Marco Bellocchio with Pierfrancesco Favino on The Traitor (Il Traditore): “The whole world is really tied together by the moon.”
Marco Bellocchio’s The Traitor (Il Traditore), co-written with Valia Santella, Ludovica Rampoldi, Francesco Piccolo, and Francesco La Licata, shot by Vladan Radovic (Ginevra Elkann’s If Only, Gianni Zanasi’s Lucia's Grace, Laura Bispuri’s Daughter Of Mine and Sworn Virgin) is a film of breathtaking beauty with costumes by Daria Calvelli (Sweet Dreams, Blood Of My Blood). Pierfrancesco Favino gives a career-defining performance in his portrayal of real-life Mafia boss Tommaso Buscetta.
Judge Falcone (Fausto Russo Alesi) with Tommaso Buscetta (Pierfrancesco Favino)
There is nothing alluring about the lifestyle of his family, when Marco Bellocchio takes it on, because the director never lets us forget the threat of violence, lurking around every corner, in every scene. A count-up warns of assassinations to come and music soothes and heightens, in a way only Bellocchio knows how to combine.
Buscetta, after his extradition from exile in Brazil in the Eighties, and the murderous rampage by rivalling factions of his family members, decided to work together with Judge Falcone (Fausto Russo Alesi), who is the real hero here. Buscetta's testimony and the famous Maxi Trial changed Italy for good. The extravagant party at the start, celebrating traditionally Santa Rosalia in Palermo in 1980, might make you think of Visconti's The Leopard in its splendour, but not for long.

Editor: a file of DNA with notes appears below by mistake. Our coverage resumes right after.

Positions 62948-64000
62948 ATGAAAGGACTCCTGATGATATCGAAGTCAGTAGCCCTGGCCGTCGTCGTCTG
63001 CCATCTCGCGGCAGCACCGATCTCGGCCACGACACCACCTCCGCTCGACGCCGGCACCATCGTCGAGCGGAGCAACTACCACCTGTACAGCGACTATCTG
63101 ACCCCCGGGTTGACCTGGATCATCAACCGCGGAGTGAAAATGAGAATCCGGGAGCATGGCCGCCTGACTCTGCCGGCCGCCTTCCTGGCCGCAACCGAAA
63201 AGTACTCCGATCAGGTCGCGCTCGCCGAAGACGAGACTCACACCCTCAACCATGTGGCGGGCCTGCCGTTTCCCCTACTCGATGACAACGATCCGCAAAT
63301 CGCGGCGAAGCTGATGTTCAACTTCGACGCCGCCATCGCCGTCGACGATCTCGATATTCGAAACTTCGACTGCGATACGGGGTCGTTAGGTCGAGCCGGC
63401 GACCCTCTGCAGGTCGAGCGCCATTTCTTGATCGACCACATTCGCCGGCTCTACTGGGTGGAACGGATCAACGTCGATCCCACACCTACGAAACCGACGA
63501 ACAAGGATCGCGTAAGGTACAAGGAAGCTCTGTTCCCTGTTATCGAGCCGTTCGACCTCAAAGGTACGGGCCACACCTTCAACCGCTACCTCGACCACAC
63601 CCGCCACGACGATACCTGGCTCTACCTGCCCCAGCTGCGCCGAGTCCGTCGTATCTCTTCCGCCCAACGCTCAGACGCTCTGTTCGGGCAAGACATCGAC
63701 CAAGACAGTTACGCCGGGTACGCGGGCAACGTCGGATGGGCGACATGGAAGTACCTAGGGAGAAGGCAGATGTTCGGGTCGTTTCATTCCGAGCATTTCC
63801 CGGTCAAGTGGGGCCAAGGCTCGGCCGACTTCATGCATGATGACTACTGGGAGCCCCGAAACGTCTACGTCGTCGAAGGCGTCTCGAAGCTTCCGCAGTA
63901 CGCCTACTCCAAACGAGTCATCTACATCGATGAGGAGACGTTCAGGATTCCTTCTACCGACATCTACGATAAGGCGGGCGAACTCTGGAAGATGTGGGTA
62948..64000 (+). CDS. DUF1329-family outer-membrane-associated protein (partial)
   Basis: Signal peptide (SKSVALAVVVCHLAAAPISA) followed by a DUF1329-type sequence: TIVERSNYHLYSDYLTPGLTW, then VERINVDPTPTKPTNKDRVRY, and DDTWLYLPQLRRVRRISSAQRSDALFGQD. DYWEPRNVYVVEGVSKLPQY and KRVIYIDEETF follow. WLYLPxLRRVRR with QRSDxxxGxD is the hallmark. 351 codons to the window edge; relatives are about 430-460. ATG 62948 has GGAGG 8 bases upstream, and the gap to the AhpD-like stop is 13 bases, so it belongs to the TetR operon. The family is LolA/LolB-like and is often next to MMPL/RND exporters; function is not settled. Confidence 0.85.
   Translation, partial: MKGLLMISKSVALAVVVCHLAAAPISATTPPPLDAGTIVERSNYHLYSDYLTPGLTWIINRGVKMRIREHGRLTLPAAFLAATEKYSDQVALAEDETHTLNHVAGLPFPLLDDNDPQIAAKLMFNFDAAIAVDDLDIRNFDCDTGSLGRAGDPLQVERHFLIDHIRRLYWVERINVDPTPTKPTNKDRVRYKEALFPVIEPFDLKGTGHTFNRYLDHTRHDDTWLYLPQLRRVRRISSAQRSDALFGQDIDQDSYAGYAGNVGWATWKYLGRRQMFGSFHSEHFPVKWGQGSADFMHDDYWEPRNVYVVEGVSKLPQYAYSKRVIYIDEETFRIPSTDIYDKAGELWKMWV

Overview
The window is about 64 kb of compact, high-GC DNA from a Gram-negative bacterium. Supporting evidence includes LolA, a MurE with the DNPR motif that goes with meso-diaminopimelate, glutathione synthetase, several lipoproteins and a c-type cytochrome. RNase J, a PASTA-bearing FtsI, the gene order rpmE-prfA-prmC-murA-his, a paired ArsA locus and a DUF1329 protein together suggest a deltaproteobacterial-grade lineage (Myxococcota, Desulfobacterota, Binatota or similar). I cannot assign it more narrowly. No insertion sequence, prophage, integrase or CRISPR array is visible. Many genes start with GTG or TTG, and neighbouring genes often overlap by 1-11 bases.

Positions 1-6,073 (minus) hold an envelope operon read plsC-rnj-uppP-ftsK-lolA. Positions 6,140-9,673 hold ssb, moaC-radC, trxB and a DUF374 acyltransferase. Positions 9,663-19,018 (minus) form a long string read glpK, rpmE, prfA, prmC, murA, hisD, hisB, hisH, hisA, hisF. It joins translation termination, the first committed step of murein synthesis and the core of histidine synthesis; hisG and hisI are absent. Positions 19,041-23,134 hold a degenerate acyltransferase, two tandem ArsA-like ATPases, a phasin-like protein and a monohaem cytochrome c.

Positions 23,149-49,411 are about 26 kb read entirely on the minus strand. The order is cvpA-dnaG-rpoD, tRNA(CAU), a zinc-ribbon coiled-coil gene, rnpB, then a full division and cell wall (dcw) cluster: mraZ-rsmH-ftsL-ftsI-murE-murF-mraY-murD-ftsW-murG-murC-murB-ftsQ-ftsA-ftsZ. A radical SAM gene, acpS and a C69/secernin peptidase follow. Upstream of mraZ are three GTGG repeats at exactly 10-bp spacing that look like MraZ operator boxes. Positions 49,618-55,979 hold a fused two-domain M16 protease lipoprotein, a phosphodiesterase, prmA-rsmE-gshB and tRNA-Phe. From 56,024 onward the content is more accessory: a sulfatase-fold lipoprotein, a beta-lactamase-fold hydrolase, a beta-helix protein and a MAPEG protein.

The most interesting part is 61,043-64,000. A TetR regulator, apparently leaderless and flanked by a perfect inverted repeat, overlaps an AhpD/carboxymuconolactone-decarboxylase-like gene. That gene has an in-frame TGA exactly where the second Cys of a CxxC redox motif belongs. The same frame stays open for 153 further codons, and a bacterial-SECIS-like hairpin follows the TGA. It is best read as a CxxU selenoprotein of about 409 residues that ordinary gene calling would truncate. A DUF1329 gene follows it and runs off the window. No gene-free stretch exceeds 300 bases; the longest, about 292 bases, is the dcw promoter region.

Anne-Katrin Titze: The courtrooms are the real courtrooms where you were filming, weren't they?
Marco Bellocchio: Yes.
Pierfrancesco Favino as Tommaso Buscetta in the courtroom where the Maxi Trial took place
AKT: And you added cuts to animal cages into this very real courtroom drama. The hyena, the lion, and rats at another point - it felt to me as though you were saying that nature is also always there. This is some of the worst that humans are doing to each other. Then here is also the beautiful nature in Rio and the animals in cages.
MB: All the animals you see are animals in cages. So at that moment when he [Tommaso Buscetta] is asking about Calò [Fabrizio Ferracane] he remembers the time of a visit to the zoo in Palermo where they saw this tiger in a cage. When Totò Riina [Nicola Calì] is about to be arrested, there's an image of a hyena which is almost cadaveric.
The rats [not with the English connotation of informant] represent more the rats escaping the ship. It's the Mafia when they are about to be indicted and imprisoned, these are the rats that are all fleeing. Thousands. But this other image, where nature invades the scene, we really see nature in its fullness. That scene where the wife is dangled from the helicopter at the same time as we are seeing all this natural beauty of Rio.
Marco Bellocchio on Tommaso Buscetta (Pierfrancesco Favino): “He identifies with the old Mafia which he sees as respecting certain principles …”
AKT: The ominous singing Santa Claus, the scenes in the US, the supermarket where Buscetta does the gun shopping - it shows that he can never relax. There isn't a moment where he doesn't suspect a gun behind the door.